Just when you think Time can’t get any more bizarre, however, Mick Fleetwood descends like some machination of David Lynch, on a track punctuated with longboat-like drumbeat. If you disregard a B-side from Behind the Mask, ‘These Strange Times’ is Fleetwood’s only vocal contribution to the band’s discography. I mean, in the Mac’s seventeen album lifespan, he has offered up his British tones nowhere else. ‘These Strange Times’ is spoken word, a performance poem, really – touching on an apparent lack of faith (‘God is nowhere, God is nowhere’), tributes to Peter Green, the founder of Fleetwood Mac (referencing tracks, ‘Man of the World’ and ‘The Green Manalishi’), and apocalyptic prayer. At the same time, Mick’s daughter, Lucy, chants ‘Faith! Have faith!’ in the background, and the track slowly slithers toward something poppier. It somehow puts the entirety of Tusk to shame, and remains, perhaps, the band’s weirdest song to date, buried at the end of one of its least-known albums. It’s also seven minutes in length.

Putting the time that Fleetwood Mac momentarily thought it was Pink Floyd aside for a second, I do want to say something in support of Time. It’s a bit of a musical mishmash, but it mostly delivers. If you’re looking for a decent, pop rock album with country influence, Time really stands out. Billy Burnette makes for a pretty solid songwriter on heartbreak, and both he and Dave Mason shine on guitar. Bekka Bramlett has a voice made for the Wild West, and Christine McVie helps pack in just enough to keep you somewhat grounded in the fact that this is still a Fleetwood Mac album.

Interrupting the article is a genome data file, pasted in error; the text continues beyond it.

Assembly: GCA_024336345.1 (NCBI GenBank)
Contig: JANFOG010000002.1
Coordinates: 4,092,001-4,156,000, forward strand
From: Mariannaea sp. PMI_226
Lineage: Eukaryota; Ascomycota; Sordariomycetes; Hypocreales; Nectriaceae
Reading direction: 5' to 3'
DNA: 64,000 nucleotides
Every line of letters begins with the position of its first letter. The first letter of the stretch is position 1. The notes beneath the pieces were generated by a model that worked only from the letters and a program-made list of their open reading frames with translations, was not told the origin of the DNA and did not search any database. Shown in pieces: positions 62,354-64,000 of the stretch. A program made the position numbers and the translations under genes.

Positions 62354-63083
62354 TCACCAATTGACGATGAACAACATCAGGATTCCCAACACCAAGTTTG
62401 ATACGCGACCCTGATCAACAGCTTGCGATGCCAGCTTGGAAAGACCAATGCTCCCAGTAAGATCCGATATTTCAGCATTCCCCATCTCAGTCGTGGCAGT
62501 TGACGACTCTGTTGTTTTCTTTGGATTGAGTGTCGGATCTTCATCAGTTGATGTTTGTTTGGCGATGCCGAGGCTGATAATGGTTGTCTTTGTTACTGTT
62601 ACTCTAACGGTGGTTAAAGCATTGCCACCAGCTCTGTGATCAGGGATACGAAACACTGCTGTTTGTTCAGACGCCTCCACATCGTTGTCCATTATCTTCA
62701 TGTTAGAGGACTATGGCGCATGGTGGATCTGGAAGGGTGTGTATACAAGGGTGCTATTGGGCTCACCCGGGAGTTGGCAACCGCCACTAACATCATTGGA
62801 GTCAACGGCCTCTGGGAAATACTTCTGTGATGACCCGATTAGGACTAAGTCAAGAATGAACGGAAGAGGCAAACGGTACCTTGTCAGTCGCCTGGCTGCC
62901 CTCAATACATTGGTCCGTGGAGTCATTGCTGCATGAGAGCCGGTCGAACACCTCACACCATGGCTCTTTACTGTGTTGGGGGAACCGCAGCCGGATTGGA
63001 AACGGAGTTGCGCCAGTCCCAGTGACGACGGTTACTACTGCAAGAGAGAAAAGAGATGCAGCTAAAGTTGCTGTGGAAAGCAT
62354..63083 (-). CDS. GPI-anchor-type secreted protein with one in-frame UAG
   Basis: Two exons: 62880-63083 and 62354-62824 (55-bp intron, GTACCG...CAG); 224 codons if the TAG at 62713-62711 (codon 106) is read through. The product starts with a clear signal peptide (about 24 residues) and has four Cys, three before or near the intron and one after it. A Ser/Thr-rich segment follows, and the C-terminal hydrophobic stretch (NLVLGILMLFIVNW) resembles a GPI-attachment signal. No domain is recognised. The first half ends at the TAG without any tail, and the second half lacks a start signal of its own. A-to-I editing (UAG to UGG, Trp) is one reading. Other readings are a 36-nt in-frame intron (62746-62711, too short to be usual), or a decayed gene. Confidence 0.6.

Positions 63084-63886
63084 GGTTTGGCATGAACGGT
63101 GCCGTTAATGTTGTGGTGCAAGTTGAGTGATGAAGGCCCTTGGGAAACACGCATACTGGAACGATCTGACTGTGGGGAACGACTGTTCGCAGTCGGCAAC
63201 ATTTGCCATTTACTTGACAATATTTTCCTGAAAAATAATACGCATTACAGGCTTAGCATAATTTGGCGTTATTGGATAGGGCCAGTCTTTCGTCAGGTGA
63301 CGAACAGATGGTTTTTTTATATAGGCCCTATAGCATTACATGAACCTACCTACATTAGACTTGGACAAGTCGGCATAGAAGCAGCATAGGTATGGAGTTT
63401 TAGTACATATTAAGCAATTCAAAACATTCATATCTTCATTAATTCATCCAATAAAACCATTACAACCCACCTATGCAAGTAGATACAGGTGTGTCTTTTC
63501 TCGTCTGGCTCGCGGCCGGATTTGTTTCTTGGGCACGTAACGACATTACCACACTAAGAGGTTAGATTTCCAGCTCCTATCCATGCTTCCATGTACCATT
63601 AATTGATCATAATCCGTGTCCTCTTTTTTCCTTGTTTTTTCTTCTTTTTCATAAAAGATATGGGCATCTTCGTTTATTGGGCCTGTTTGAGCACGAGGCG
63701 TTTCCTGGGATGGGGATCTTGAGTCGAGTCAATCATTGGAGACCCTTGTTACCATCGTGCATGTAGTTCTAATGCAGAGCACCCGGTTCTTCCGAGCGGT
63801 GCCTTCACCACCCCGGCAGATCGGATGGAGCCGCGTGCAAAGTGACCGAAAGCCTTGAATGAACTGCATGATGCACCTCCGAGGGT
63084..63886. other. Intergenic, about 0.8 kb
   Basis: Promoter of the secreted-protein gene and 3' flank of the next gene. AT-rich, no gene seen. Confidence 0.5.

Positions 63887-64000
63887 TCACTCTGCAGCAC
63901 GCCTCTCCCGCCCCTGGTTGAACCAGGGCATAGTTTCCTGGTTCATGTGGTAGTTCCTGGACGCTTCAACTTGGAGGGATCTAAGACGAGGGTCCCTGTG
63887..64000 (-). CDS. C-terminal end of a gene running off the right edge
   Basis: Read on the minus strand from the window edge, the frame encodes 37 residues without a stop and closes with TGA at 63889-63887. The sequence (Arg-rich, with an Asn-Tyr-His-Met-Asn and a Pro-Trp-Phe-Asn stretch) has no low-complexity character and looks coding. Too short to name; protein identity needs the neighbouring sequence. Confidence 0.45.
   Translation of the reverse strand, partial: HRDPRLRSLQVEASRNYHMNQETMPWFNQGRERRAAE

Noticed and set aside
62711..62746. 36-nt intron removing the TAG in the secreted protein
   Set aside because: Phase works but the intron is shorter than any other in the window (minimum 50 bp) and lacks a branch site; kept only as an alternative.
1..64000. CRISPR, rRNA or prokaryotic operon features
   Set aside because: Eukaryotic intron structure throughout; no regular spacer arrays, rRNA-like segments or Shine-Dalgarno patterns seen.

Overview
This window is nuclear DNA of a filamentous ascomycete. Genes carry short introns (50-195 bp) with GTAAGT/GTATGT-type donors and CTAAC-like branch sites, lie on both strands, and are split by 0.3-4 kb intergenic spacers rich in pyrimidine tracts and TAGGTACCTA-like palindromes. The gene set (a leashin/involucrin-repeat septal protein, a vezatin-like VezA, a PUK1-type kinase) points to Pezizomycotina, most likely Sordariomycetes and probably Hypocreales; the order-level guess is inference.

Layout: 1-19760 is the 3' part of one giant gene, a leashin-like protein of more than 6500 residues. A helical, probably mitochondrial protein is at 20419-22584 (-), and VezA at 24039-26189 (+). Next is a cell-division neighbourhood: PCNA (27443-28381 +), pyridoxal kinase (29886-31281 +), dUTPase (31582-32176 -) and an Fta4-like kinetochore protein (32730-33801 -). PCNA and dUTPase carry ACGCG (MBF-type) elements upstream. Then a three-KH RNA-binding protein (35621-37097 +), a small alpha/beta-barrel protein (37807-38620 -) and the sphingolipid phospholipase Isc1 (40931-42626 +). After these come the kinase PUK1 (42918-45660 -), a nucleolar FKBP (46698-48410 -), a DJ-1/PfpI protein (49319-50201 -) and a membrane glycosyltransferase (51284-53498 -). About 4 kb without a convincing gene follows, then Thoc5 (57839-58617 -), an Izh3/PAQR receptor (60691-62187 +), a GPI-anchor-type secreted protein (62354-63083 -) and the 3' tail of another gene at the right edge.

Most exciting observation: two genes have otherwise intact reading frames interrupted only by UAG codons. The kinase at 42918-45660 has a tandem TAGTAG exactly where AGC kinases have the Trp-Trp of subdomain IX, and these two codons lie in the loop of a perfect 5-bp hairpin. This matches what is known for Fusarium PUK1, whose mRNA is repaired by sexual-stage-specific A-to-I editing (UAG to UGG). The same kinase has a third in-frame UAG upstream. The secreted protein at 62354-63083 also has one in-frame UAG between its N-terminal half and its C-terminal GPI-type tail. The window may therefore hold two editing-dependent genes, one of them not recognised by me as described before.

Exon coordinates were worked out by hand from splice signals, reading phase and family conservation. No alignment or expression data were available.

That’s about it, however, and even following the Mac’s last album, Behind the Mask, the quality has certainly dropped dramatically. Thankfully it wouldn’t be long before the Rumours line-up reconvened for 1997’s The Dance – within a year of Time‘s release, Mason, Bramlett and Burnette all left – but even then, Christine McVie wouldn’t formally rejoin as a member. Time is better left forgotten, admittedly – the remnant of a band who once ruled the world; now aimless, abandoned and without direction. Without the adored banner of Stevie Nicks to stand behind, or a strong leader in the studio like Buckingham, Fleetwood Mac were in a blizzard without a coat. And, sadly, that will be the legacy of this album for time eternal.